‘Stab’ stands for stability and is a prompt for the Guardians in each group to use their ‘Stand your Ground!’ shout so as to apply [Stability] to their allies. Typically, this is used right after ‘Empower’ and just before the zerg charges into the fray. More often than not there will be 2 ‘stabbers’ in the main strike force, named ‘stab1’ and ‘stab2’, hence you may hear the commander yell “stab1” instead of “stab”.

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I feel like I fell from the sky… What language is the commander speaking in?

I totally sympathize; I felt the exact same way during my first (50 or so) sessions! Even when you overcome the natural language barrier and the insane pace at which the commander spurts out order upon direction –particularly during intense fights!- there’s still a wall of jargon to overcome :p

At the end of this article you will find a ‘vocabulary’ of sorts, explaining the most common terms you can expect to find (read: identify) scattered inside the commanders’ blabber.

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I totally got this! Any solid tips on what I should or should not do?…

Apart from everything else mentioned above, there are a couple of things you are kinda expected to do, albeit no one will blame you or judge you if you don’t. Some of the actions listed below will give you ‘extra credit’ while others might cause a slight ‘slap on the wrist’.

  1. do not lay down siege weapons; only the commander will do this! Unless he or she EXPLICITLY asks for it, you are only expected to build them. Sometimes you may be unsure of whether you should build one or not. The rule of thumb here is: ‘basic’ ones should be ignored, superior ones are to be built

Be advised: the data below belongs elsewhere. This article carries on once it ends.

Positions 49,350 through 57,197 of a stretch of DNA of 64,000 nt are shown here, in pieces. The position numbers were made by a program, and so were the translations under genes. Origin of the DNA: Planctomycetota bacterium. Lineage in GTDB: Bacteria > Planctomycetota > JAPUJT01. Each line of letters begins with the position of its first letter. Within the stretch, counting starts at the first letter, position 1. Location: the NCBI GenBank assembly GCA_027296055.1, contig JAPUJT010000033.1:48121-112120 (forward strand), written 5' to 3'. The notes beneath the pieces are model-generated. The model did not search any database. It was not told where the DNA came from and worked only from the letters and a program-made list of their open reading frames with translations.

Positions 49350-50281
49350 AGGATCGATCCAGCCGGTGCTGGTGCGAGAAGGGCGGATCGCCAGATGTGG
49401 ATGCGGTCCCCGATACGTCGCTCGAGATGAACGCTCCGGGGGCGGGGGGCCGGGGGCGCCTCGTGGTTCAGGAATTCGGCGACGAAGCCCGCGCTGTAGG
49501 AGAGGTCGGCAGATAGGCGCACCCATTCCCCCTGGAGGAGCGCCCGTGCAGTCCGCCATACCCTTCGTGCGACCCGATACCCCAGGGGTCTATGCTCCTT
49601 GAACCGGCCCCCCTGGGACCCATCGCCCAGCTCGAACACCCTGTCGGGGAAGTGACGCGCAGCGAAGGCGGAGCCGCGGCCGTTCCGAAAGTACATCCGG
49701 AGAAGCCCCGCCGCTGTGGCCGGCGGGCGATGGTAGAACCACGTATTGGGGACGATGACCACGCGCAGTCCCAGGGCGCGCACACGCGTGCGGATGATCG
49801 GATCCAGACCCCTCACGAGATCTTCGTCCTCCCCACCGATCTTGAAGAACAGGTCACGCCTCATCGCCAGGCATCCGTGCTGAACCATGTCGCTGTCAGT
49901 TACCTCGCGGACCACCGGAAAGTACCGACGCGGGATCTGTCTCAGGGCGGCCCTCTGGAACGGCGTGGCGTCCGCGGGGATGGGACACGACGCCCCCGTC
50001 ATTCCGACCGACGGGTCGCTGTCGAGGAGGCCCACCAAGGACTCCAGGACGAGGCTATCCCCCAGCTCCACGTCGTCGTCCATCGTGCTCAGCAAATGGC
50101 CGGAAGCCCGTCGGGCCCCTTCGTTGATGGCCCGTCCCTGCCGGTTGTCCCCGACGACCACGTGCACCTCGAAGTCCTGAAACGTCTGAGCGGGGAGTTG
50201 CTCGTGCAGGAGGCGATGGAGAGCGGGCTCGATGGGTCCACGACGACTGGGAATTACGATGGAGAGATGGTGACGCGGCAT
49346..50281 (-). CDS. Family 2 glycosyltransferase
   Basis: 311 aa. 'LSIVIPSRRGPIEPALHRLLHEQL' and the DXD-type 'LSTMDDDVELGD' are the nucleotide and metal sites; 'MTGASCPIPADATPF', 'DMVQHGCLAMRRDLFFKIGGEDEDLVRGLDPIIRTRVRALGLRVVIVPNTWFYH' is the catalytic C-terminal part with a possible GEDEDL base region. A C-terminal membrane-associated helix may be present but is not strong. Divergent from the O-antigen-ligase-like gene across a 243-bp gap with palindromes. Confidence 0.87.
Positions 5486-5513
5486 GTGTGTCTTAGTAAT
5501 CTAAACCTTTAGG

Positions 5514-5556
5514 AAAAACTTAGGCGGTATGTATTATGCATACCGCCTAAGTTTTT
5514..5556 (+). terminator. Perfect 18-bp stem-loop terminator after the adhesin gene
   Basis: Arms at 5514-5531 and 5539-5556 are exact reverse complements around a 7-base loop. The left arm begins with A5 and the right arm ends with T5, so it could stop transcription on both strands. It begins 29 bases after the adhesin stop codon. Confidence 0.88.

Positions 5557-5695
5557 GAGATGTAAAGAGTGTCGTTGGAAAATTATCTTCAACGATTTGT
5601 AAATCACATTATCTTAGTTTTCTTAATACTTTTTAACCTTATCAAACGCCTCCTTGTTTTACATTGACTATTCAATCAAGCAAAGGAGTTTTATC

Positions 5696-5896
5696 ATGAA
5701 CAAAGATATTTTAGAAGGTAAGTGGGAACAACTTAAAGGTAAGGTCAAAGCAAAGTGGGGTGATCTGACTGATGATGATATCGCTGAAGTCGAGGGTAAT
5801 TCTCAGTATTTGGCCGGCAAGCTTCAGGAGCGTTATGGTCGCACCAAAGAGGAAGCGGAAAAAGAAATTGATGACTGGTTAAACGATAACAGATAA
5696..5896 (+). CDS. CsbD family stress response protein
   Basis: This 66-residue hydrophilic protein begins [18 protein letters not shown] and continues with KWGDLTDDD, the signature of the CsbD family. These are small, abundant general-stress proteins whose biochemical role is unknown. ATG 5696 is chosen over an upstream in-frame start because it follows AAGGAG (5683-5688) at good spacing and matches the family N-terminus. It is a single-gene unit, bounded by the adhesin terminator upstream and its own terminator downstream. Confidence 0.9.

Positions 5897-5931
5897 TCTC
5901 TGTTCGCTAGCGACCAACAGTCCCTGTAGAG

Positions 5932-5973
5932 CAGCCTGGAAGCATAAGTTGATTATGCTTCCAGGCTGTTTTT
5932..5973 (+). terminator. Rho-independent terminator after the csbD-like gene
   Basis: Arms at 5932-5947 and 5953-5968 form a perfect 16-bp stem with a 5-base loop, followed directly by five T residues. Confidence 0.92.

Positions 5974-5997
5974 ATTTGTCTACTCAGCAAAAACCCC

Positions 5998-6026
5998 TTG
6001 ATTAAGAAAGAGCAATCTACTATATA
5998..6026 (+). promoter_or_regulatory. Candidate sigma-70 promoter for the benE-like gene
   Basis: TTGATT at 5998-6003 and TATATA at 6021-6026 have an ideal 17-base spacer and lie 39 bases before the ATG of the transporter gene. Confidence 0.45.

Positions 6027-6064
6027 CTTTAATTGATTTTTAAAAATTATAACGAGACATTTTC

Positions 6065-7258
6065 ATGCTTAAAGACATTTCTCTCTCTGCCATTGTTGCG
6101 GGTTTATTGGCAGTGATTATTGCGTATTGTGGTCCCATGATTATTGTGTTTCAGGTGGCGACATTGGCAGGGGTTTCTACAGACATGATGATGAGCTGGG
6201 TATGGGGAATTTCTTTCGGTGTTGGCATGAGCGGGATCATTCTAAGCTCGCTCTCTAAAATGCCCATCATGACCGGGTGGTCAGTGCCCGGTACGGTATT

2. only use a siege weapon if you have trained in the respective mastery; open your WvW window ([B]) and go to the 3rd tab to spend points for this purpose. Not only do trained personnel do more damage with them, they also have access to an extra skill (skill #5) which typically shields the weapon from ranged attacks. N.B. you can reset your masteries whenever you desire by speaking to the ‘World Abilitiy Master [Merchant]’; you can find one standing near the spawn point on each WvW map.
  3. refresh siege; this is one of those ‘expert actions’ you can do that demonstrate you are out of the n00b league :p . Every player-built siege machine (e.g. arrow carts, generators, etc) come with a decay timer, to aid in game performance. If you briefly man that machine, the timer resets thus saving your world from the effort and supplies it would take to rebuild it